- 3.1(Of a dog) chase and attack (livestock, especially sheep): a farmer shot a dog that had been worrying sheepMore example sentences
- They would surely not be associated with the minority of hikers who leave gates open, stray from the footpaths or let their unattended dogs worry sheep but these people do exist.
- The law states that if dogs worry sheep in any way then farmers are within their rights to shoot them.
- It will certainly offer some protection in terms of sheep being worried by dogs that escape from hunters.
- 4 [no object] (worry at) Pull at or fiddle with repeatedly: he began to worry at the knot in the cordMore example sentences
- Its long-fingered little hands worried at the string.
- He shifted slightly in the black vinyl pants as he worried at the hem of his dark blue long sleeved silk shirt with black under tones.
noun (plural worries)[mass noun] Back to top
- 1The state of being anxious and troubled over actual or potential problems: Mam says she’s demented with worryMore example sentences
anxiety, disturbance, perturbation, trouble, bother, distress, concern, care, upset, uneasiness, unease, disquiet, disquietude, disconcertment, fretfulness, restlessness, nervousness, nerves, agitation, edginess, tension, tenseness, stress, strain; apprehension, fear, fearfulness, dread, foreboding, trepidation, misgiving, angst• informal butterflies (in the stomach), the willies, the heebie-jeebies, the shakes, the jumps, jitteriness, twitchiness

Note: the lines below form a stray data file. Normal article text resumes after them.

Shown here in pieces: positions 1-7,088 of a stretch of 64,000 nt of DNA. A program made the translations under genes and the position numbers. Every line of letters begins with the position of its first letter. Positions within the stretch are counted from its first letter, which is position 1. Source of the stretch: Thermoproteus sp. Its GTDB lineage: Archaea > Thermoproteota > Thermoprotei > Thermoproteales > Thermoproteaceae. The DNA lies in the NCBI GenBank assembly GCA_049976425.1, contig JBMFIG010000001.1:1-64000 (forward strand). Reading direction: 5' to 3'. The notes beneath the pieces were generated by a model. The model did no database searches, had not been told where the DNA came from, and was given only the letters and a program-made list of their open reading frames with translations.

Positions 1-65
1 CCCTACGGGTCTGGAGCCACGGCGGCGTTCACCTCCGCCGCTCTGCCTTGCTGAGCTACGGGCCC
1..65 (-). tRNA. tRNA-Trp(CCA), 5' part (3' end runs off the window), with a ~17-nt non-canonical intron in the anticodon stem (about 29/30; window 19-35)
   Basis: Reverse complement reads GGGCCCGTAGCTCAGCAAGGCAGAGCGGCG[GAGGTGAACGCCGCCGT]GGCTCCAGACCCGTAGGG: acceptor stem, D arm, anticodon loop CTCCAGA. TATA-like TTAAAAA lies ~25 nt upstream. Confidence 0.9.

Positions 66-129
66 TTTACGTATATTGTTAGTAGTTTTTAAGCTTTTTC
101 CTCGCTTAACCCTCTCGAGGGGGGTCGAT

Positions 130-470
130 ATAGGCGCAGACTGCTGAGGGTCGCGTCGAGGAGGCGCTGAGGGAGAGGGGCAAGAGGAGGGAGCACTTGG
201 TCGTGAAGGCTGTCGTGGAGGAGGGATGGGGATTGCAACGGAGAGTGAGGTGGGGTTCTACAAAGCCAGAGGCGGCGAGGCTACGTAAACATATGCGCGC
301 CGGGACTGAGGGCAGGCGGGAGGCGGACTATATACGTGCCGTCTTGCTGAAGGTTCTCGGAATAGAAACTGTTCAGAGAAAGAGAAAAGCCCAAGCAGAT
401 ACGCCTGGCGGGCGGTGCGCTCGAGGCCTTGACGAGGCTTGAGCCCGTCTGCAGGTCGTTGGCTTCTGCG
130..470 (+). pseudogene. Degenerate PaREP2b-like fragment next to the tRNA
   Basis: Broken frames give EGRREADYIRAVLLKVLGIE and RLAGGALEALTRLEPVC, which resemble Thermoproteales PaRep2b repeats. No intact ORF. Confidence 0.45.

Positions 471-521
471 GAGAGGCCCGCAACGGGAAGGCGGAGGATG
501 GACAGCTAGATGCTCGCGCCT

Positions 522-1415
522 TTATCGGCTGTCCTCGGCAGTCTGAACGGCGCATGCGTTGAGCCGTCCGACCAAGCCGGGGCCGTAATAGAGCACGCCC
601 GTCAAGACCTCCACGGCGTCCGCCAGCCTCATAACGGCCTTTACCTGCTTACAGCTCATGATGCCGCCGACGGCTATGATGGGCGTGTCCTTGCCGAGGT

- He was too anxious and full of worry about the upcoming war.
- Poor Melindisar must be quite anxious with worry by now.
- The result will be worry and potential poverty for millions, and for some losing their homes when they cannot keep up payments after retiring.
- 1.1 [count noun] A source of anxiety: he’s got financial worriesMore example sentences
- Financial worries, a stressful job, redundancy or fear of unemployment, even moving house, can trigger depression in vulnerable people.
- While some were losing their nerve amid mounting financial worries, the bullish chief executive insisted that the opportunity had to be seized.
- In contrast to his early years, his later life was marked by financial worries, frustration and disappointment.
not to worry
- • informal Used to reassure someone that a situation is not serious: not to worry—no harm doneMore example sentences
- Well, we discovered something really weird about them; actually, we heard it on the radio but not to worry.
- If you happen to be male, and in a relationship, and you also happen to forget what day it is - not to worry.
- This dinosaur committee is being erased this month, so not to worry.
- More example sentences
- There were some in there who were worriers more than I was, so we tried to keep them a bit more buoyant.
- Teenage turns everyone into compulsive worriers.
- That was ambivalent enough to intrigue Democratic worriers.
Old English wyrgan 'strangle', of West Germanic origin. In Middle English the original sense of the verb gave rise to the meaning 'seize by the throat and tear', later figuratively 'harass', whence 'cause anxiety to' (early 19th century, the date also of the noun).